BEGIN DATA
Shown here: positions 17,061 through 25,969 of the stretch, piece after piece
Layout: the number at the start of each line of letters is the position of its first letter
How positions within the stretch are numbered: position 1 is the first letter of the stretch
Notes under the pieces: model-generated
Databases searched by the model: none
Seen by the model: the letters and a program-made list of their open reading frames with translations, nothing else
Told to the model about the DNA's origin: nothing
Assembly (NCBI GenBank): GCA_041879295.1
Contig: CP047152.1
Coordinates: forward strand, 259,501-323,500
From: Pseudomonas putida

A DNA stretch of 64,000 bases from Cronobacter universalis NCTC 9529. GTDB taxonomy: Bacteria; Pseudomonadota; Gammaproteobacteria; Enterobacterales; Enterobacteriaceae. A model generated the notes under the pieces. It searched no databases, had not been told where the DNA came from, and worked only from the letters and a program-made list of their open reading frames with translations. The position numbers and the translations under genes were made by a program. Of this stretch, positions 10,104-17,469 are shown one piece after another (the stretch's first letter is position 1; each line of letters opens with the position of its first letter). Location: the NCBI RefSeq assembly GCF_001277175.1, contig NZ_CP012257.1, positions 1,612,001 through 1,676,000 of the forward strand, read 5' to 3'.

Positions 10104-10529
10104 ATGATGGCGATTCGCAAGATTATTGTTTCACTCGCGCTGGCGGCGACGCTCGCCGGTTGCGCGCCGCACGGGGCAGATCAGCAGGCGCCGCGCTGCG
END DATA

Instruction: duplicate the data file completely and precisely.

Shown here: positions 17,061 through 25,969 of the stretch, piece after piece
Layout: the number at the start of each line of letters is the position of its first letter
How positions within the stretch are numbered: position 1 is the first letter of the stretch
Notes under the pieces: model-generated
Databases searched by the model: none
Seen by the model: the letters and a program-made list of their open reading frames with translations, nothing else
Told to the model about the DNA's origin: nothing
Assembly (NCBI GenBank): GCA_041879295.1
Contig: CP047152.1
Coordinates: forward strand, 259,501-323,500
From: Pseudomonas putida

A DNA stretch of 64,000 bases from Cronobacter universalis NCTC 9529. GTDB taxonomy: Bacteria; Pseudomonadota; Gammaproteobacteria; Enterobacterales; Enterobacteriaceae. A model generated the notes under the pieces. It searched no databases, had not been told where the DNA came from, and worked only from the letters and a program-made list of their open reading frames with translations. The position numbers and the translations under genes were made by a program. Of this stretch, positions 10,104-17,469 are shown one piece after another (the stretch's first letter is position 1; each line of letters opens with the position of its first letter). Location: the NCBI RefSeq assembly GCF_001277175.1, contig NZ_CP012257.1, positions 1,612,001 through 1,676,000 of the forward strand, read 5' to 3'.

Positions 10104-10529
10104 ATGATGGCGATTCGCAAGATTATTGTTTCACTCGCGCTGGCGGCGACGCTCGCCGGTTGCGCGCCGCACGGGGCAGATCAGCAGGCGCCGCGCTGCG